Sling is planning to launch its “Clip + Sling” application mid-year, which will allow Sling users to “clip” a piece of video they just watched and “sling” it via the Interent to other Sling users, as well as to standard PCs via email.

“We’ll be dramatically changing the way people can socialize around television,” says Krikorian.

For example, under the aforementioned deal with CBS, Sling Media will distribute free, ad-supported, full-length as well as clip-based video content from CBS via Sling’s forthcoming video destination and its enhanced SlingPlayer software, which will be launched for both Slingbox and non-Slingbox customers this summer. In addition, Sling Media plans to integrate the same CBS content into additional platforms such as SlingCatcher.

Sling has cut additional content deals for Clip + Sling since CES, says Krikorian, though he won’t name the companies involved. One benefit to content players is the ability to attach advertising to clips that get “slung” between viewers.

“We’re excited with the deals we’re already cutting,” he says. “I’m convinced, from everybody I’ve talked to in the content industry, that this is finally one of the applications and approaches that really is a true win-win-win all the way around. It’s a positive delight to the consumer, and at the same time, provides a clear path and clear way for TV networks to monetize that additional traffic while maintaining and growing their brands.”

Krikorian’s other big message to the NAB audience is that while there is a lot of buzz over new mobile TV services like MediaFLO, Sling’s SlingMobile software allows consumers to watch television on their cellphones today. He appreciates the technical capability of the MediaFLO service, but notes that its programming lineup only presents a “subset” of the content choices available on most people’s television sets. That’s where he thinks SlingMobile comes in, particularly as the technology is supported by cheaper and cheaper mobile phones, such as Motorola’ new $99 Moto Q.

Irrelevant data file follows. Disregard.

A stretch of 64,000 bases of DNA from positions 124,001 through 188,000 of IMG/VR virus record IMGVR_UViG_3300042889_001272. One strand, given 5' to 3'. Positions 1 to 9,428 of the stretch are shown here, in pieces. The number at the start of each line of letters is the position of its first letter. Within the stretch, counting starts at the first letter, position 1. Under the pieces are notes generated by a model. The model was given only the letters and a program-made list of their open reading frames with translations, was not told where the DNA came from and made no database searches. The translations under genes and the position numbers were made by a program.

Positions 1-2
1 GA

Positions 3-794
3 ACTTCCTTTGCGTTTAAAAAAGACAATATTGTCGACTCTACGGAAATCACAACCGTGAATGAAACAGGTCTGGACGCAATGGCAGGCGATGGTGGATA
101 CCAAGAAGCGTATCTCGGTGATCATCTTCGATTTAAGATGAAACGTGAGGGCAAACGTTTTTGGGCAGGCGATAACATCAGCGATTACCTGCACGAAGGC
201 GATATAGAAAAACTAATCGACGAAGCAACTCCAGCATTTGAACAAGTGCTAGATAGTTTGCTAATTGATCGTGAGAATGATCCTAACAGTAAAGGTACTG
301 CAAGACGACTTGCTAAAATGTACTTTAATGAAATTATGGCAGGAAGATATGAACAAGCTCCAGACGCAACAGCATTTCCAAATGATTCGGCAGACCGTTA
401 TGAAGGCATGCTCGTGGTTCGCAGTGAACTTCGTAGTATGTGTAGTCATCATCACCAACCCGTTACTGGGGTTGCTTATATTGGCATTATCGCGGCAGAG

“If mobile TV is to really take off, you can bet that the notion of place-shifting like Slingbox will at least be a major component of it,” says Krikorian.

On a recent shopping trip with his family, Krikorian followed his alma mater UCLA’s basketball team in the NCAA tournament by watching the CBS broadcast from KPIX San Francisco on his smart phone via SlingMobile. He says he ran into two other Nordstrom’s shoppers doing the exact same thing.

The other advantage of SlingMobile is that it delivers local content, while MediaFLO is a national service that is only showing network programming, like other many other new-media plays. As such, Krikorian sees Slingbox and SlingMobile as being of major benefit to local call-letter stations. But he says that because of the scattered nature of the broadcast landscape, forming content partnerships with stations is tough.

“If you stop and think about it, by far, the local broadcasters have the most to gain by embracing Slingbox,” says Krikorian. “If you’re a local broadcaster, you see all these new technologies out there, but all these things are bypassing me. Slingbox is one new technology that plays to their strength, and gives them a play in the multi-platform, multi-location world. In many ways, it could be the thing that saves them. The challenge is that there are so many [stations], and local broadcasting is so fragmented. You’ve got the O&Os, the media conglomerates, and the small independently-owned stations. It’s not a one-stop shop and place to do deals.”